8. 8. 6→ Space Debris ModellingTo study the effectiveness of debris mitigation measures onthe stability of the debris population, long-term forecasts arerequired to determine trends as a function of individualmitigation actions. This kind of analysis can be performedwith ESA’s Debris Environment Long-Term Analysis (DELTA)tool. DELTA is a time-dependent, dynamic debris model, withdetailed traffic model and release event data, and withstatistically generated collision events, based on local objectconcentrations and collision probabilities.The consolidation of our knowledge on all known objects in spaceis a fundamental condition for the operational support activitiesof ESA’s Space Debris Office.This knowledge is maintained andkept up to date through the Database and Information SystemCharacterising Objects in Space (DISCOS) .Today, DISCOS is arecognised, reliable and dependable source of space object datathat is regularly used by almost 40 customers worldwide.ESA maintains models for characterising the debrisenvironment and its evolution. The Agency’s prominent debrisand meteoroid risk assessment tool is MASTER: Meteoroidand Space Debris Terrestrial Environment Reference. It wasfirst issued in 1995 and is continually improved. The currentrelease is MASTER-2009. MASTER provides impact fluxinformation (number of impacts per surface area and time)with high spatial resolution for an object population derivedfrom all known, historical debris generation events. Atsubmillimetre particle sizes, meteoroids can prevail over spacedebris in some orbital regions, in particular during intenseseasonal meteoroid streams.MASTER is ESA’s prominent debris and meteoroid riskassessment tool covering all debris and meteoroid sizes largerthan 0.001 mm, and predictions of the debris environment forobjects larger than 1 mm up to 2055.↑ Objects larger than 10 cm (left) and 1 cm (right) according to MASTER. The sizes of debris are exaggerated in relation to Earth.→ Mitigation Spacefaring nations are focusing their efforts on controllingthe debris environment. The ultimate goal is to prevent thecollisional cascading process from setting in over the next fewdecades. Initial steps aim at reducing the generation ofhazardous debris by avoiding in-orbit explosions or collisionswith operational satellites, and by removing satellites fromdensely populated altitude regions at the end of theirmissions.The Inter-Agency Space Debris Coordination Committee(IADC), the most-recognised international entity on spacedebris, has produced a set of mitigation guidelines, whichalso served as input to a set of Space Debris MitigationGuidelines adopted by the UN Committee on the PeacefulUses of Outer Space (UNCOPUOS). The related keyrecommendations are:• Limit debris release during normal operations;• Minimise the potential for break-ups during operationalphases;With today’s annual launch rate of 60–70 and with futurebreak-ups continuing at mean historical rates of four to fiveper year, the number of objects in space will steadily increase.As a consequence of the rising object count, the probability ofcatastrophic collisions will also grow in a progressive manner.Collision fragments will collide with collision fragmentsleading to a self-sustained process known as the Kesslersyndrome, which is particularly critical for LEO and mayseriously endanger spaceflight within a few decades incertain orbit altitudes. Ultimately, in more than 100 years, theentire debris population could grind itself to subcritical sizes.‘Business-as-usual space activities lead to a progressive,uncontrolled increase in debris objects, with collisionsbecoming the primary debris source within less than50 years.esa and space debris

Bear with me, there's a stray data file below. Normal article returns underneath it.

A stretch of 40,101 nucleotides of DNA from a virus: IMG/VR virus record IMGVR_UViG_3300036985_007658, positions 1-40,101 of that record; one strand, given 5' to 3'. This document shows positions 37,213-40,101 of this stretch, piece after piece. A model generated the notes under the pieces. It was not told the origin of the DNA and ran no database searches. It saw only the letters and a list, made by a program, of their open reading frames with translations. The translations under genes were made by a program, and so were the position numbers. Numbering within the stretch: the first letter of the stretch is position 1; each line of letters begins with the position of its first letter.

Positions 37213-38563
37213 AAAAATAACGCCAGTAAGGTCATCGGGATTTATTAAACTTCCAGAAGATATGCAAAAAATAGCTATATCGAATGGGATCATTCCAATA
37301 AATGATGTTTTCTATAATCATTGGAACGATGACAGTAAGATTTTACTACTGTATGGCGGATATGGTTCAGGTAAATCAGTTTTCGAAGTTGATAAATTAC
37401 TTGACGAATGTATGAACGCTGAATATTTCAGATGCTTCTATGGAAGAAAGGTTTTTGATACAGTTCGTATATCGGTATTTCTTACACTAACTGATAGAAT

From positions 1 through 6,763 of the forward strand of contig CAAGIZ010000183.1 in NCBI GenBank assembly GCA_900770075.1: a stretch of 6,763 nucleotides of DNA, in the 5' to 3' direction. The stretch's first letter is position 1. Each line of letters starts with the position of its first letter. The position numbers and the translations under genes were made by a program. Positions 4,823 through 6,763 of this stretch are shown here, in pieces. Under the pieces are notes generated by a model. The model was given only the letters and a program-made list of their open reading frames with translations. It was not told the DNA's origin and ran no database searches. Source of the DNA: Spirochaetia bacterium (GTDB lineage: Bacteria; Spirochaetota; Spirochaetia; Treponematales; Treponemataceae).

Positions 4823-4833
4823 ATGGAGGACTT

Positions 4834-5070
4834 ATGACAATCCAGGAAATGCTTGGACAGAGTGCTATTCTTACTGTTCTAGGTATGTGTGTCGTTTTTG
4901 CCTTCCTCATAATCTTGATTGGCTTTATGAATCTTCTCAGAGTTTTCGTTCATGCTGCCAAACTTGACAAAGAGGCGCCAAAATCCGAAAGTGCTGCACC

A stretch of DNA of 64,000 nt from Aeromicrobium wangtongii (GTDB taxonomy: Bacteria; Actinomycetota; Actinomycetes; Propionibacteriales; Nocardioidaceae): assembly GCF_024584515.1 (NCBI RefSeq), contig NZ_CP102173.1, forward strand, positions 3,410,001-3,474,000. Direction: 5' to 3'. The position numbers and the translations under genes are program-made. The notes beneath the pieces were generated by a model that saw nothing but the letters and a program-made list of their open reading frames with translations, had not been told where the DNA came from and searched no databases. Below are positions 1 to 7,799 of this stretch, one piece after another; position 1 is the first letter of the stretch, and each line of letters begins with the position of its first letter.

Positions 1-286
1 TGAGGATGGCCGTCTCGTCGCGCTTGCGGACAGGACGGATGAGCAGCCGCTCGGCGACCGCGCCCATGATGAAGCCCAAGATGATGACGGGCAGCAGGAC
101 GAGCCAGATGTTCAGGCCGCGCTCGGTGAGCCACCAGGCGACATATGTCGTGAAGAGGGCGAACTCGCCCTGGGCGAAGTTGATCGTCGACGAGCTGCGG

9. 9. space operations7Effects of hypervelocityimpacts: Whipple shield(above) and impact on a solidaluminium block (below).The International Space Station isequipped with debris shieldsaround the inhabited modules.These shields are composed of twometal sheets, separated by about10 cm. Between the walls, fabricwith the same purpose as in bullet-proof vests is used. This designenables the shield to defeat debrisobjects of up to 1 cm.The protection of an unmannedsatellite can be efficiently increasedby moving sensitive equipmentaway from the most probableimpact direction, and/or bycovering sensitive partswith protective fabriclayers. Such measurescan significantly increasethe survivability of asatellite against debrisof up to 1 mm.The consequences of impacts on satellites can range fromsmall surface pits owing to micrometre-size objects, via clear-hole penetrations for millimetre-size objects, to mission-critical damage for projectiles larger than a centimetre. Thedestructive energy is a consequence of high impact speeds,which can reach more than 15 km/s. Smaller, uncataloguedobjects can only be defeated by passive protectiontechniques, as used by the International Space Station in theform of ‘stuffed Whipple shields’. At more than 7 km/s,depending on the materials, an impact on the bumper wallwill lead to a clear-hole penetration with a complete break-upand melting of the projectile, such that the dispersedfragment cloud can be withstood by a back wall.Any impact of a 10 cm catalogued object on a satellite ororbital stage will most likely entail a catastrophicdisintegration of the target.ESA’s space projects use hypervelocity impact tests inassociation with damage-assessment tools to predictpotential risks from hypervelocity impacts of debris andmeteoroids, and to define effective protection measuresthrough shielding and design.→ Protectionbudgets for collision avoidance, optimisation of disposalstrategies along with estimation of orbital lifetimes, andanalysis of on-ground casualty expectations.Recent analyses, however, suggest that, in the long term, theproposed mitigation measures are not sufficient to suppresscollisional cascading fully. In addition to mitigation,remediation measures such as the removal of existing in-orbitmass, which fuels the collisional cascading process, also needto be considered. Active removal can effectively targetsatellites and rocket stages, in which most of the in-orbitmass and collision risk is concentrated. Long-termenvironment projections indicate that this is a mandatorystep to maintain the space debris at a safe level for futurespace operations.Mitigation measures need to be accompanied by remediationmeasures: the removal of 5–10 large objects per year fromregions with high object densities and long orbital lifetimesprovides an effective long-term means of stabilising the spacedebris environment at a safe level.• Limit the probability of accidental collisions;• Avoid intentional destruction and other harmful activities;• Minimise the potential for post-mission break-ups resultingfrom stored energy;• Limit the long-term presence of spacecraft and launchvehicle orbital stages in protected regions after the end oftheir missions.Further recommendations on space debris environmentremediation are discussed at the International Academy ofAstronautics (IAA) and in an ad hoc international workinggroup on the Long-term Sustainability of Activities in OuterSpace at UNCOPUOS.To facilitate analyses by mission planners, spacecraftdesigners and space system manufacturers, ESA haspublished the Debris Risk Assessment and Mitigation Analysis(DRAMA) Software. DRAMA allows the estimation of delta-V